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This is the Stanford vaccine algorithm that left out frontline doctors

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When resident physicians at Stanford Medical Center—many of whom work on the frontlines of the covid-19 pandemic—found out that only seven out of over 1,300 of them had been prioritized for the first 5,000 doses of the covid vaccine, they were shocked. Then, when they saw who else had made the list, including administrators and doctors seeing patients remotely from home, they were angry.

During a planned photo op to celebrate the first vaccinations taking place on Friday December 18, at least 100 residents showed up to protest. Hospital leadership apologized for not prioritizing them, and blamed the errors on “a very complex algorithm.” 

“Our algorithm, that the ethicists, infectious disease experts worked on for weeks… clearly didn’t work right,” Tim Morrison, the director of the ambulatory care team, told residents at the event in a video posted online.

Many saw that as an excuse, especially since hospital leadership had been made aware of the problem on Tuesday—when only five residents made the list—and responded not by fixing the algorithm, but by adding two more resident names for a total of seven. 

“One of the core attractions of algorithms is that they allow the powerful to blame a black box for politically unattractive outcomes for which they would otherwise be responsible,” Roger McNamee, a prominent Silicon Valley insider turned critic, wrote on Twitter. “But *people* decided who would get the vaccine,” tweeted Veena Dubal, a professor of law at the University of California, Hastings, who researches technology and society. “The algorithm just carried out their will.”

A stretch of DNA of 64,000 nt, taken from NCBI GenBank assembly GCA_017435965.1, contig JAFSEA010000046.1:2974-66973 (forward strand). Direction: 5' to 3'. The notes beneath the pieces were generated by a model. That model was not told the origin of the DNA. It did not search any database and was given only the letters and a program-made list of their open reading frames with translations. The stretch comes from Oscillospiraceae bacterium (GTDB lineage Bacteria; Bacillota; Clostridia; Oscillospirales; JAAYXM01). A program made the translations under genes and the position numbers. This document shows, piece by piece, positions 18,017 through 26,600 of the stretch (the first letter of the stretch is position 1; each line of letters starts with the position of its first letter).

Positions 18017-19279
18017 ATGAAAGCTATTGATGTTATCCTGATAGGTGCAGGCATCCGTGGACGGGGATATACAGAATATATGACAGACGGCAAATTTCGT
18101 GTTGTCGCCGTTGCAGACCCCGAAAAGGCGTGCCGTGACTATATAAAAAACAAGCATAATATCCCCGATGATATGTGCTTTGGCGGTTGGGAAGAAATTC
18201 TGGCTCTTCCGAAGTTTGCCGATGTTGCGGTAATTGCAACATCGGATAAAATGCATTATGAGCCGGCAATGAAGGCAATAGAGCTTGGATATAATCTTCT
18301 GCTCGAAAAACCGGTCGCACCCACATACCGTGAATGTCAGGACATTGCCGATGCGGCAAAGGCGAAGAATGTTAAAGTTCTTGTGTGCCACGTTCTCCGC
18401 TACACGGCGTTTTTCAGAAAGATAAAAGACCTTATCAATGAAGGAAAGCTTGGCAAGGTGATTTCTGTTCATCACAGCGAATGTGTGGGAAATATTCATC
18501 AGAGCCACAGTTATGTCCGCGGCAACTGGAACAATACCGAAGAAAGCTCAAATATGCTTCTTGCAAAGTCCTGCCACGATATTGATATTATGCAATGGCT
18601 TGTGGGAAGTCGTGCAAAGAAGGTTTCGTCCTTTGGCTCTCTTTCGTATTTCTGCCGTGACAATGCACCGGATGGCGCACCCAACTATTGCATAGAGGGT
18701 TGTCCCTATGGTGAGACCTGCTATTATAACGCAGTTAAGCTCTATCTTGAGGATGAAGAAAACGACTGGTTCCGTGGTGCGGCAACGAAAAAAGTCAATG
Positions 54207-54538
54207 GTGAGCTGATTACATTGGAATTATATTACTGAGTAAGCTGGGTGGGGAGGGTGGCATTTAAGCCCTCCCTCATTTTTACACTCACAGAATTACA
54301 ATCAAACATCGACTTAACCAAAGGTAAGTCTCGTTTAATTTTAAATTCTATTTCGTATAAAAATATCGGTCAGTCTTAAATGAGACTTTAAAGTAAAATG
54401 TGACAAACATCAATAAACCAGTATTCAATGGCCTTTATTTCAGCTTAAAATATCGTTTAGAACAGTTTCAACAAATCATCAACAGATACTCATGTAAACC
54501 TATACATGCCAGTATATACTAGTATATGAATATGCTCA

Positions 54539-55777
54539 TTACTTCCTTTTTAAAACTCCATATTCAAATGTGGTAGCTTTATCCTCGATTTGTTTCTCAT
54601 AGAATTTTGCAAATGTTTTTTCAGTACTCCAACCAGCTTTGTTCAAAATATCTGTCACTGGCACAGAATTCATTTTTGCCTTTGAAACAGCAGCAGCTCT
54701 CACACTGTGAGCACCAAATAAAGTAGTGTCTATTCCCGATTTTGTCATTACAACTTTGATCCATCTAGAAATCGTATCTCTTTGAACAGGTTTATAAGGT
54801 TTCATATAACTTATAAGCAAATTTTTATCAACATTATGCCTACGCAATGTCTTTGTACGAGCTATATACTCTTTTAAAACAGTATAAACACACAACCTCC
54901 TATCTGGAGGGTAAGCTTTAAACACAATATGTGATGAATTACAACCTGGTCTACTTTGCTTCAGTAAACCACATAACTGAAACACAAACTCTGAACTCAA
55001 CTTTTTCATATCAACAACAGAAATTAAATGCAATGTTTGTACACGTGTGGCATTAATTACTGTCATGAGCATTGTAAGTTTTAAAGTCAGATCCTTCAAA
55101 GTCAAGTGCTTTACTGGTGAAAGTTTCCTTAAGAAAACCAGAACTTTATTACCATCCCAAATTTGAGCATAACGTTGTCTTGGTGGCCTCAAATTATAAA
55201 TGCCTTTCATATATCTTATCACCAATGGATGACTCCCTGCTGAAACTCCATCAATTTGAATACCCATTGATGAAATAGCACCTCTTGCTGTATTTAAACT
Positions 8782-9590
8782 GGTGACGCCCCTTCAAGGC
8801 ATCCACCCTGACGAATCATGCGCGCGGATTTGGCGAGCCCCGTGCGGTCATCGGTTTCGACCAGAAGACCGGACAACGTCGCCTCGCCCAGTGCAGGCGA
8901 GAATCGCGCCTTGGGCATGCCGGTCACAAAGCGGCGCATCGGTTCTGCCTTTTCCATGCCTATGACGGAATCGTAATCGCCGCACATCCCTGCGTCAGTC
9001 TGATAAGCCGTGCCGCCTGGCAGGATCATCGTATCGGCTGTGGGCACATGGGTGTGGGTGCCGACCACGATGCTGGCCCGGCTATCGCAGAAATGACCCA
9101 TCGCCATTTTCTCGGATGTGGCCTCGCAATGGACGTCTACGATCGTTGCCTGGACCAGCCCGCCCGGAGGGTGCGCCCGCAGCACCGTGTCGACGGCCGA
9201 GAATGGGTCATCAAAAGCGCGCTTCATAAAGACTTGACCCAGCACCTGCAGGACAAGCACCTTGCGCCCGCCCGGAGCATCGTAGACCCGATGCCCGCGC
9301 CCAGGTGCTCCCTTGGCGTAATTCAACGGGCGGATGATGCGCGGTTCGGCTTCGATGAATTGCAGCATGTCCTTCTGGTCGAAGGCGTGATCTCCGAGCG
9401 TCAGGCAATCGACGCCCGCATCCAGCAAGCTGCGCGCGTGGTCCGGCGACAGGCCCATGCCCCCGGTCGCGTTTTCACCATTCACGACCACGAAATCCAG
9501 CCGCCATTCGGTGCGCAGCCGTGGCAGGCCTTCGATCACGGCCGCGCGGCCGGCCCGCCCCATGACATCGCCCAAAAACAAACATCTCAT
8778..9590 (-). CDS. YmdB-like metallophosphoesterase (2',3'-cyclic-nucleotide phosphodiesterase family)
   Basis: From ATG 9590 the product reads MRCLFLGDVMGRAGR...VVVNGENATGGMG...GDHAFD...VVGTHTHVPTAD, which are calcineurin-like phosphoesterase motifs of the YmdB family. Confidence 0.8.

But what exactly was Stanford’s “will”? We took a look at the algorithm to find out what it was meant to do. 

How the algorithm works

The slide describing the algorithm came from residents who had received it from their department chair. It is not a complex machine-learning algorithm (which are often referred to as “black boxes”) but a rules-based formula for calculating who would get the vaccine first at Stanford. It considers three categories: “employee-based variables,” which have to do with age; “job-based variables”; and guidelines from the California Department of Public Health. For each category, staff received a certain number of points, with a total possible score of 3.48. Presumably, the higher someone’s score, the higher their priority in line. (Stanford Medical Center did not respond to multiple requests for comment over the weekend on the algorithm.)